Here's a lambda with no captured variables.

    void ContainingClass::SomeMethod()
    {
     auto f = [](int k) -> int { return calc(k + 42); };
     ...
    }
    

    The above code gets transformed to

    void ContainingClass::SomeMethod()
    {
     class AnonymousClass$0
     {
     public:
      AnonymousClass$0()  { }
      operator int (*)(int k) { return static_function; }
      int operator(int k) const { return calc(k + 42); }
     private:
      static int static_function(int k) { return calc(k + 42); }
     };
    
     auto f = AnonymousClass$0();
     ...
    }
    

    Okay, now we can get to the actual question: How can I specify the calling convention for this implicit conversion to a pointer to nonmember function?

    (Note that calling conventions are not part of the C++ standard, so this question is necessarily a platform-specific question.)

    The Visual C++ compiler automatically provides conversions for every calling convention. So with Visual C++, the transformed code actually looks like this:

    void ContainingClass::SomeMethod()
    {
     class AnonymousClass$0
     {
     public:
      AnonymousClass$0()  { }
      operator int (__cdecl *)(int k) { return cdecl_static_function; }
      operator int (__stdcall *)(int k) { return stdcall_static_function; }
      operator int (__fastcall *)(int k) { return fastcall_static_function; }
      int operator(int k) { return cdecl_static_function(k); }
     private:
      static int __cdecl cdecl_static_function(int k) { return calc(k + 42); }
      static int __stdcall stdcall_static_function(int k) { return calc(k + 42); }
      static int __fastcall fastcall_static_function(int k) { return calc(k + 42); }
     };
    
     auto f = AnonymousClass$0();
     ...
    }
    

    In other words, the compiler creates all the conversions, just in case. (The versions you don't use will be removed by the linker.)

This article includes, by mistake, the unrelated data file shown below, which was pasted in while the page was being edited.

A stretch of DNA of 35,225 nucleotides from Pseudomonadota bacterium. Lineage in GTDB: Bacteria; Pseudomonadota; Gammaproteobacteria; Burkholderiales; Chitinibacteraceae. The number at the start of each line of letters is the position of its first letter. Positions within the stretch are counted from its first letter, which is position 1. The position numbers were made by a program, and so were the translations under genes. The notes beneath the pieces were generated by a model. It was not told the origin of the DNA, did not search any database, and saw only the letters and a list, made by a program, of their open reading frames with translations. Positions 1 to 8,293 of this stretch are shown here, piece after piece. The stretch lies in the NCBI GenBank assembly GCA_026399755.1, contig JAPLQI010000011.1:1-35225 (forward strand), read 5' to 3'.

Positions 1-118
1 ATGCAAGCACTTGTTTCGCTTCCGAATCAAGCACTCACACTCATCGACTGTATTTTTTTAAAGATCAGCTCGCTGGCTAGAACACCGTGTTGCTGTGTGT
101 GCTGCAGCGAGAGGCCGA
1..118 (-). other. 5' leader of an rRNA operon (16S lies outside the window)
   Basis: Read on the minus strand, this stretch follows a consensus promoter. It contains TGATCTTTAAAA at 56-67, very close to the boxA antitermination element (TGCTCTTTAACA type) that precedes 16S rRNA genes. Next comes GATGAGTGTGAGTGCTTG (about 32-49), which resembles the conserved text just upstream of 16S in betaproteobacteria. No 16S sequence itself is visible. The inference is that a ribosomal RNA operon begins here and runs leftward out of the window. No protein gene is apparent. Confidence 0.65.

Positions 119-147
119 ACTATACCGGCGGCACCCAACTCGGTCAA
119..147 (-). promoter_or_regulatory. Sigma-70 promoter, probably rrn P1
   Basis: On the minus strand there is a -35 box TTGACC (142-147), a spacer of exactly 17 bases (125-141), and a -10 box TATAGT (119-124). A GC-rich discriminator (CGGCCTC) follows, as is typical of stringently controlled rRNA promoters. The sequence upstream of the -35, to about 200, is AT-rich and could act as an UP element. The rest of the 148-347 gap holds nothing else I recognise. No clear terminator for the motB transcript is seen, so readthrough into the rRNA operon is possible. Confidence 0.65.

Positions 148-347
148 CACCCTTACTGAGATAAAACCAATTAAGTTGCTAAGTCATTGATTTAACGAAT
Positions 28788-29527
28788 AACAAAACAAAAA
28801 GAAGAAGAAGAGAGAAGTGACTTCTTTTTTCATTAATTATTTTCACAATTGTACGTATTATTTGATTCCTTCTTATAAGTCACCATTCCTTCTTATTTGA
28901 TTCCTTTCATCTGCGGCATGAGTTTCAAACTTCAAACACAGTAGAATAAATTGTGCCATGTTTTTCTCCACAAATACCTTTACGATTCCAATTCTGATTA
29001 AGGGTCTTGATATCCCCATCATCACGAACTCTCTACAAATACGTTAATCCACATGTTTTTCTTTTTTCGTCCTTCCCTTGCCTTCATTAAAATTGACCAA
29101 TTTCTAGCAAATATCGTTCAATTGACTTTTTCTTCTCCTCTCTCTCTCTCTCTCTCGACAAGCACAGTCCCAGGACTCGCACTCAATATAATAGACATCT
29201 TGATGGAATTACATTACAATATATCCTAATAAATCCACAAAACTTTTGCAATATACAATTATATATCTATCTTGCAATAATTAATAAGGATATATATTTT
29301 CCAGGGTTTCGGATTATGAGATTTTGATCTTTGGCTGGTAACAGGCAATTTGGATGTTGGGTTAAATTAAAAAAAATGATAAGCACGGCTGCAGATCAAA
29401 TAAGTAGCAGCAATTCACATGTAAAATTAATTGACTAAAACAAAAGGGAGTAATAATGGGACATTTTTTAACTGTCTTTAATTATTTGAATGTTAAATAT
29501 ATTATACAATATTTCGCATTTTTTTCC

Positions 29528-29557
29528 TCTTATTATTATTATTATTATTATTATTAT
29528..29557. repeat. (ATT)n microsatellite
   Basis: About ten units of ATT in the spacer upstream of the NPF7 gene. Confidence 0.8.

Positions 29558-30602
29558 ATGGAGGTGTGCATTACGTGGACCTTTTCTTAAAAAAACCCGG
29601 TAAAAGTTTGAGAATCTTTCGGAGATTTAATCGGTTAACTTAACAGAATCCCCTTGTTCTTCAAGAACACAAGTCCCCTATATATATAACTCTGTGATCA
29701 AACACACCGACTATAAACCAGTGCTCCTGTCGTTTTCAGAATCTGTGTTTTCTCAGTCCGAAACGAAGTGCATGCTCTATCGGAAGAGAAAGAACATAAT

But only for noncapturing lambdas.

  • The Old New Thing

    What's the point of using a custom timer queue if there is a default one already?

    • 4 Comments

    A customer observed that when you create a timer via Create­Timer­Queue­Timer, you have the option of passing either NULL to get the default timer queue or a handle to a custom timer queue created by the Create­Timer­Queue function. Why would you want to create a custom timer queue?

    If you create a custom timer queue, then you know that all the timers in the queue are yours. For example, there might be another component in the process that creates a lot of timers in the default timer queue. If you had put your timers in the default timer queue, then your timers will risk starvation.

    It's the same sort of logic that might lead you to create a custom heap instead of using the default heap: You create a custom heap if you want to isolate your allocations from other components. Another component that creates a lot of allocations in the default heap may create fragmentation pressure in the default heap, but your custom heap is unaffected.

    Note, however, that in both cases (timer starvation and heap fragmentation), this is not something you typically worry about because the cost of the insurance often doesn't outweigh the benefit. For example, if you create your own timer queue, then the threads associated with your timer queue cannot be used to service timers from the default timer queue and vice versa, resulting in more active threads in the process than necessary, which increases scheduler overhead and memory usage. Since the threads from the two timer queues are not coordinating their efforts (since that's the point of creating a private timer queue), you can end up with CPU thrashing if both timer queues have collectively created more threads than there are CPU cores, and they are all running.

    After all, the whole point of a timer queue in the first place is to consolidate a lot of little pieces of work into a small number of threads. Creating a private timer queue is moving in the opposite direction.

    But if you want to do it, then the facility is there.

    For example, if you create a private heap, then you can free all the allocations in that heap by destroying the heap. Similarly, having a private timer queue means that you can cancel and delete all the timers by deleting the timer queue. Though at least in the timer case, you can get the best of both worlds (shared timer queue plus bulk cancellation) by associating all the timers with a cleanup group.

Page 7 of 450 (4,494 items) «56789»